Friday of the Second Week of Christmas
(I John 5:5-13; Luke 3:23-38)
Today’s gospel presents the Lucan version of Jesus’ genealogy. We should not be too surprised to hear that it differs in many respects from the more familiar version in St. Matthew. For one thing, it starts with Jesus and goes backwards all the way to Adam. Matthew’s genealogy works the other way around beginning with Abraham and proceeding down to Jesus. As expected then, Luke’s version is longer. It names seventy-six generations where Matthew’s has only forty-two.
A striking difference between the genealogies comes in the listing between David and Joseph. Matthew follows the line of kings where Luke uses a more obscure route to Joseph. Some theologians have postulated that Luke actually records the genealogy through Mary with Heli being the father-in-law of Joseph. However, this harmonizing theory presumes that the genealogies are to be understood as having historical accuracy.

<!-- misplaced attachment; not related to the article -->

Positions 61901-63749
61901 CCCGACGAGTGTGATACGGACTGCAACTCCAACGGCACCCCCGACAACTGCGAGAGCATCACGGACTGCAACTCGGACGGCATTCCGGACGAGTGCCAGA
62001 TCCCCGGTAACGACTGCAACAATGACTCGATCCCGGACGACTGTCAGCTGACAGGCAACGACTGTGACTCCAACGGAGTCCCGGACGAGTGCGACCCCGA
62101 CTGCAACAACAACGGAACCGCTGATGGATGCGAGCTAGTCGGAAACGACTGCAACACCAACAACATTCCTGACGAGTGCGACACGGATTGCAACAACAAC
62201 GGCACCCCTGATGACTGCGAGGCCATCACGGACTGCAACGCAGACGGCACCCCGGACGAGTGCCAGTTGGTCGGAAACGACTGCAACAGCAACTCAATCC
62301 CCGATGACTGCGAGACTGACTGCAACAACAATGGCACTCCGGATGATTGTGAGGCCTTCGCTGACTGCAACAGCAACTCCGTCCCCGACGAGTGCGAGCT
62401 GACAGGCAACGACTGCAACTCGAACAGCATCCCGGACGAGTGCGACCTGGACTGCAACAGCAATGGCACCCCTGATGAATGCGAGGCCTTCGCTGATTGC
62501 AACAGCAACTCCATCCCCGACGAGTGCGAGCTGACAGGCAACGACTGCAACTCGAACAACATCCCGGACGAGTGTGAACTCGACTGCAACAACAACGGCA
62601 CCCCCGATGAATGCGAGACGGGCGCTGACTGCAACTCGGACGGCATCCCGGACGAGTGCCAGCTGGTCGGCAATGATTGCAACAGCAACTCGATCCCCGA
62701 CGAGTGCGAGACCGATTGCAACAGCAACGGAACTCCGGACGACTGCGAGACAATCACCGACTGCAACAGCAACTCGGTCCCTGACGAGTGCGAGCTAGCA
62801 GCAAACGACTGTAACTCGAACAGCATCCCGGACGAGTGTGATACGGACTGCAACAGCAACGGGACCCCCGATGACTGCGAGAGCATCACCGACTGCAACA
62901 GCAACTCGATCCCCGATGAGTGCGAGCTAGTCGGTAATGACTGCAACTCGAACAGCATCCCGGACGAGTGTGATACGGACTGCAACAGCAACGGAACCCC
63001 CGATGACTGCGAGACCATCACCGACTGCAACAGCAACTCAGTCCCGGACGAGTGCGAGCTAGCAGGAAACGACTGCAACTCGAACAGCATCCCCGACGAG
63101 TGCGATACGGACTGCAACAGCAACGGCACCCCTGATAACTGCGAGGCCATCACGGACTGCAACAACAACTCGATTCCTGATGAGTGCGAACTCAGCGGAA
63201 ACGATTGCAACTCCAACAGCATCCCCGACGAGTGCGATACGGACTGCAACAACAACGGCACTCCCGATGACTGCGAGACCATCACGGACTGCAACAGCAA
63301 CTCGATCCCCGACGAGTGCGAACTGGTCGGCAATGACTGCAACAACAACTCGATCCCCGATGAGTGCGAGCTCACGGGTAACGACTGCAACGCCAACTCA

As in the case of the infancy narratives, we should pay more attention to the similarities than to the differences. They both claim that Jesus is a Jew, a descendant of Abraham. They both indicate that he was of Davidic lineage with a claim on Jewish royalty. And they both show that he was the adopted, not the physical, son of Joseph. We believe in Jesus because of the apostles’ testimony that his death and resurrection unleashed a bounty of graces. Nothing of his origins or his life conflicts with this assertion. Indeed, all we know about him falls quite in line to what the apostles testified.